Binding of MBP1–11:I-Au Tetramers to 172.10 and 1934.4 Hybridomas.

Tetramer staining was carried out for 30 min at 12°C and 37°C by using previously described methods (38) with the following modifications: sodium azide (0.01%) was added to the staining buffer, and the anti-CD3epsilon antibody, 145–2C11, was omitted.


Antigen Responsiveness of the 172.10 and 1934.4 Hybridoma Cells.

Initially, a direct comparison of IL-2 secretion levels by T hybridoma cells bearing the 172.10 and 1934.4 TCRs was made by using peptide-pulsed antigen-presenting cells (APC) as the stimulant. However, the instability of both TCR and CD4 expression levels by the 172.10 hybridoma cells (J. Goverman, personal communication, and our observations) necessitated the sorting of these cells into TCRhighCD4high populations before analysis. Although the TCR and CD4 expression levels on the 1934.4 hybridoma cells are more stable, for comparative purposes these were also sorted and cloned. TCR/CD4 expression levels for representative clones are shown in Fig. Fig.11A. The CD4 expression levels are similar, but the 1934.4 cells express significantly higher levels of TCR than 172.10 cells. Both the wild-type peptide, MBP1–9, and a position 4 analog (lysine substituted by tyrosine, 4Y), which binds to I-Au with higher affinity (36, 39, 40), were used in the stimulation assays. 172.10 cells are significantly more responsive than 1934.4 cells to both antigens despite the lower levels of TCR expression levels (Fig. (Fig.11B). These differences were seen for both the sorted populations and cloned cells (Fig. (Fig.11B and data not shown) and were particularly marked for the wild-type peptide, MBP1–9, which, because of its lower affinity for I-Au relative to the position 4 analog 4Y, results in a lower antigen density on the surface of pulsed APCs. The patterns of antigen responsiveness, together with the differences in disease susceptibility of 172.10 and 1934.4 tg mice (31, 32), prompted us to carry out biophysical analyses of the corresponding TCR–pMHC interactions.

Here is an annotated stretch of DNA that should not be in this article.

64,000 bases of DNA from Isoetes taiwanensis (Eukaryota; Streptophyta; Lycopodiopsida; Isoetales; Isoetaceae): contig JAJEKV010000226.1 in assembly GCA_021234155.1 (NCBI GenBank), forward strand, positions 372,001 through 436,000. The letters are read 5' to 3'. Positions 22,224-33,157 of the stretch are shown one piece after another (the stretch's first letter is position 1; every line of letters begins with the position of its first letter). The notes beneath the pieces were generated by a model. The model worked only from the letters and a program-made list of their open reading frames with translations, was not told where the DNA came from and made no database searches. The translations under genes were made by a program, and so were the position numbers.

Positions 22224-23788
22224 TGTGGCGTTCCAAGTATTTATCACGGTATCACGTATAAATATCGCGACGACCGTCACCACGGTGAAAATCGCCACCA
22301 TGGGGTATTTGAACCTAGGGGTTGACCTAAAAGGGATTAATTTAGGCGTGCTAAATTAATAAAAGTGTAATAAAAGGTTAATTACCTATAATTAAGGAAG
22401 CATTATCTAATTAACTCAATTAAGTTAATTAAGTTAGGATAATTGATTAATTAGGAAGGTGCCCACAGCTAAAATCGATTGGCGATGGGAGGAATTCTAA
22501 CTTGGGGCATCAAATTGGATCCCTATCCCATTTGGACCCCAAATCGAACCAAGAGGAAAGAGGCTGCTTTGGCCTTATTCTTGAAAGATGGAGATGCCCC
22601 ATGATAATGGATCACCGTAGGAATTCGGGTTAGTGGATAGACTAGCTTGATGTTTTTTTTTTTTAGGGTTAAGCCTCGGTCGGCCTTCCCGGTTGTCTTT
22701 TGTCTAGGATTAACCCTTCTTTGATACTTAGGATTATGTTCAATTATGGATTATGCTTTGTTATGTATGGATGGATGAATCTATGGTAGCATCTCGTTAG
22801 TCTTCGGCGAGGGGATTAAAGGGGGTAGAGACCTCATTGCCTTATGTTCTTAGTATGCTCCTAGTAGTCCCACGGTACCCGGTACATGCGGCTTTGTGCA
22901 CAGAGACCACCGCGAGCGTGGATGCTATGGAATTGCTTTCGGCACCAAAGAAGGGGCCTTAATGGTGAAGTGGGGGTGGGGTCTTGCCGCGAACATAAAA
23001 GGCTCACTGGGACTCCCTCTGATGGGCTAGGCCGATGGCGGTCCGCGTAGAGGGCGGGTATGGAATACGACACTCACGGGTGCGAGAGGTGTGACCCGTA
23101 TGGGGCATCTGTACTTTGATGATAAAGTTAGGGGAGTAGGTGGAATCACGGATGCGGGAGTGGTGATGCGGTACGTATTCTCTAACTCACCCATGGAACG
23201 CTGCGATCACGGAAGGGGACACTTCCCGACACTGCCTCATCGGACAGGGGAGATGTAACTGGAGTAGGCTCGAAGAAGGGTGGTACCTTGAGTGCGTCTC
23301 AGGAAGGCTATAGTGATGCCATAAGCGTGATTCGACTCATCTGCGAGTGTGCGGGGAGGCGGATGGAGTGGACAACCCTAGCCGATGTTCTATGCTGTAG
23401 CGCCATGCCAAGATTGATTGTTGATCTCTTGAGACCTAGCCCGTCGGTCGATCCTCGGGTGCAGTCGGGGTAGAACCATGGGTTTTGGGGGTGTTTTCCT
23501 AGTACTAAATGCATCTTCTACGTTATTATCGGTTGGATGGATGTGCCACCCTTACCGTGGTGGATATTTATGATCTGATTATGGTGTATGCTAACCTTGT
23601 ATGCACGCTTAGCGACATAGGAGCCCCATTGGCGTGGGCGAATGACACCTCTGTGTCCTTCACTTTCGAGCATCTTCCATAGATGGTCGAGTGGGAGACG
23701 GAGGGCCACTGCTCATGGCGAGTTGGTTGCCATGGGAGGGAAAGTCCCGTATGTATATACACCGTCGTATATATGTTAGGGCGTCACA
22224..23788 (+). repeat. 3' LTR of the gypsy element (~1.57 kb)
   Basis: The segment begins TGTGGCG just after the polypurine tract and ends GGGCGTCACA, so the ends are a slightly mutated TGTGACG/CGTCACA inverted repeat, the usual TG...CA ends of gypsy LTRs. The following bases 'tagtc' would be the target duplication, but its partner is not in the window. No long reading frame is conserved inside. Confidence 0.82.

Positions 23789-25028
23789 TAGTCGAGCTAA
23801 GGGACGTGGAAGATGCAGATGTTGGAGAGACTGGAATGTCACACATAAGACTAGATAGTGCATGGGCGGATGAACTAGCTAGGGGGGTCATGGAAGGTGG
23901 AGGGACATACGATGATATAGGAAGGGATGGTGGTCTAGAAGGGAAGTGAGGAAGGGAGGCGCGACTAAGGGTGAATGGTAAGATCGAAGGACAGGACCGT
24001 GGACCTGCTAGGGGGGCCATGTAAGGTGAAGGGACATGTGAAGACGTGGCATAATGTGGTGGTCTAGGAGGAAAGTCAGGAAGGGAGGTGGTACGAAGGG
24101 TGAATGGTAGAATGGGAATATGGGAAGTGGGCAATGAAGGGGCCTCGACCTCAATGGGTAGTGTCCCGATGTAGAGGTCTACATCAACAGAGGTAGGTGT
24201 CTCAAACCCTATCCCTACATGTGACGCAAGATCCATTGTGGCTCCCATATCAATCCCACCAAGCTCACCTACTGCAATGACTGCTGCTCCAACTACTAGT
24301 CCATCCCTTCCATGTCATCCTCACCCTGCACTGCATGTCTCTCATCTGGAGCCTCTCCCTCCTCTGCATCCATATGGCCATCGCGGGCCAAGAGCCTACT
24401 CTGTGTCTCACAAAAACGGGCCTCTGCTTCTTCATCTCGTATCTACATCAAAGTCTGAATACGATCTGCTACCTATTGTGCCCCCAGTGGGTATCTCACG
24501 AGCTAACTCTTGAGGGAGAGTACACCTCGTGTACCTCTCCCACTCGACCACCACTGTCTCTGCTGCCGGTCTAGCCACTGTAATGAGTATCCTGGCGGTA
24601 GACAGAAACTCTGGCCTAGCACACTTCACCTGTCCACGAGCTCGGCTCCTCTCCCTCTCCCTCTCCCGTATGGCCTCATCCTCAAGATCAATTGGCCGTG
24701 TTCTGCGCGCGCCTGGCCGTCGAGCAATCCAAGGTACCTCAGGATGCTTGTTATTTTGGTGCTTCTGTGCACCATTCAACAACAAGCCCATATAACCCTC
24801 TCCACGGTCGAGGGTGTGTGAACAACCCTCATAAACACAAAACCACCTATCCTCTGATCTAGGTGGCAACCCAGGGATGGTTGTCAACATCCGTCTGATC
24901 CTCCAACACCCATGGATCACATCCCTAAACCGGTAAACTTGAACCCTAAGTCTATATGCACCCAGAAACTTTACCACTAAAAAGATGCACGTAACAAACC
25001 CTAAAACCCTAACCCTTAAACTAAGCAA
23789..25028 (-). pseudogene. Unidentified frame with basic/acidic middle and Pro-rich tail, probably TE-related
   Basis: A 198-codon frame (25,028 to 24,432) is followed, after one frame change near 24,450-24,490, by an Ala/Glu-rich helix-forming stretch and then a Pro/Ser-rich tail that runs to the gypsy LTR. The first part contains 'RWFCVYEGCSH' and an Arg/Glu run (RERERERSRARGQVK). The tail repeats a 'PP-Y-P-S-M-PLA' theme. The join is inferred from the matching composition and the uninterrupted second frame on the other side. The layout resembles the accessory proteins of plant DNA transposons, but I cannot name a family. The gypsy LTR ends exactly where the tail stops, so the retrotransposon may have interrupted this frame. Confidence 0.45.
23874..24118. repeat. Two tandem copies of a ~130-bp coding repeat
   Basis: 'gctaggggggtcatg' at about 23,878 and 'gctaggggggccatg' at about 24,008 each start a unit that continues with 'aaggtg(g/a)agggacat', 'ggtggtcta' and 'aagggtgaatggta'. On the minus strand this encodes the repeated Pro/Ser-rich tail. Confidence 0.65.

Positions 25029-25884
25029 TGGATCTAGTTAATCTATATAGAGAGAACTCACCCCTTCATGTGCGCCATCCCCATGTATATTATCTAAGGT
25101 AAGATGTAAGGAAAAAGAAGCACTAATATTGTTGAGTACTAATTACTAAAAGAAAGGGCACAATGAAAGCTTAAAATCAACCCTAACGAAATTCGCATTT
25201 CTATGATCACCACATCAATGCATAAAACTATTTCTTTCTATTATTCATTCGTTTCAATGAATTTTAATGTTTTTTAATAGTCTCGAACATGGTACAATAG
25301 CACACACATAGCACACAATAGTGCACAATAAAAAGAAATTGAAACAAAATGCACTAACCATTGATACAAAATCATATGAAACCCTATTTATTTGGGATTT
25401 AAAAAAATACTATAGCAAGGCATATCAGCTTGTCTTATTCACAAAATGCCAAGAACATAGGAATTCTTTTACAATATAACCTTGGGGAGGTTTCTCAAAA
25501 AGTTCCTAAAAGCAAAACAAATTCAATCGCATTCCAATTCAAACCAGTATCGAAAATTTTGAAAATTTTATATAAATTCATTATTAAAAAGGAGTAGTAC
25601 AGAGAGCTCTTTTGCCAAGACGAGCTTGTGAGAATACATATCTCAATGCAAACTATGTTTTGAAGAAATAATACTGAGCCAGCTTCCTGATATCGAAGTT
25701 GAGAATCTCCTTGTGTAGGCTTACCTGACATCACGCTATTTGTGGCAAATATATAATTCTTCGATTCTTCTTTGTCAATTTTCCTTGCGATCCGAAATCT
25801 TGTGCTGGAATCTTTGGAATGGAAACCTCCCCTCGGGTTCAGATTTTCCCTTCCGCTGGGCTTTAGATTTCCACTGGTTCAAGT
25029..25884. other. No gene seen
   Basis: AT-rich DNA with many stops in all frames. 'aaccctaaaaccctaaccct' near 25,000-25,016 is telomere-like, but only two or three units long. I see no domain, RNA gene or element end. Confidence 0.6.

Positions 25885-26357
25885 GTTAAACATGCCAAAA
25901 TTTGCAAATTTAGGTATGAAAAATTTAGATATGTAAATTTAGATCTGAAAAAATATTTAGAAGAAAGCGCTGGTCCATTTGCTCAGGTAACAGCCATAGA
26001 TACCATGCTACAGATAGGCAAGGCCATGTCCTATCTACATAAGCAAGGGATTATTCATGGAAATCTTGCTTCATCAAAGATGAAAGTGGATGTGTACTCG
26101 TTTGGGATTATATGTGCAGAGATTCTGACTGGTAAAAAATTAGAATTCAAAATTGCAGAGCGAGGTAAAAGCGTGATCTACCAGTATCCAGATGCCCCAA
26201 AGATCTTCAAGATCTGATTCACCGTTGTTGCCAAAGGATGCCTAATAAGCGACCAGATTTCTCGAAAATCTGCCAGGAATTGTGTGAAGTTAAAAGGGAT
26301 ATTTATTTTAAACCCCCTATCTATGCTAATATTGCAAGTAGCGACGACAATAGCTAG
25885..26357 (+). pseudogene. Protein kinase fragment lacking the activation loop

Figure 1
(A) The TCR and CD4 levels on the 1934.4 (thick lines) and 172.10 (thin lines) T cell hybridomas before and after sorting followed by cloning. Cells were stained with H57–597 (FITC-labeled) and GK1.5 (PE-labeled) and analyzed by flow cytometry. ...

Determination of the Affinity and Kinetics of the TCR–pMHC Interactions.

To investigate the TCR–pMHC interactions of the 172.10 and 1934.4 T cells in molecular detail, scTCRs were produced in E. coli as soluble, refolded VαVβ heterodimers. Earlier studies with soluble, secreted scTCRs had shown that mutation of two surface-exposed, hydrophobic residues (Ile-75, Leu-78) on the Vβ8.2 domain (45, 46) to hydrophilic residues (Thr-75, Ser-78) resulted in improved expression yields (E.S.W., unpublished results). Refolding followed by gel filtration of scTCRs harboring these two mutations resulted in protein of the correct size that was soluble at >15 mg/ml (Fig. (Fig.2).2). In contrast, the wild-type scTCRs tended to aggregate at concentrations >1 mg/ml. Thus, the mutated scTCRs were used in binding studies. Importantly, the mutations are located distal to the putative antigen binding site and are not expected to affect the binding of the scTCRs to ligand (Fig. (Fig.2). 2).

Figure 2
(A) The location of solubility-enhancing mutations indicated on the crystal structure of the 2C TCR (Vβ8.2) (46). (B) Purification of the refolded scTCRs.

The binding of the 1934.4 and 172.10 scTCRs to immobilized MBP1–11[4Y]:I-Au was analyzed at 25°C by using SPR. MBP1–11[4Y]:I-Au complexes were site-specifically biotinylated (38) and coupled to streptavidin sensor chips. Equilibrium binding analyses demonstrated that the dissociation constants (KD) of these TCRs are 34.6 μM (1934.4) and 8.8 μM (172.10) (Fig. (Fig.3).3). Binding to immobilized Ova323–339:I-Au was at almost background levels for the highest concentrations of scTCR used, demonstrating that the scTCRs are highly specific for cognate ligand (Fig. (Fig.3). 3).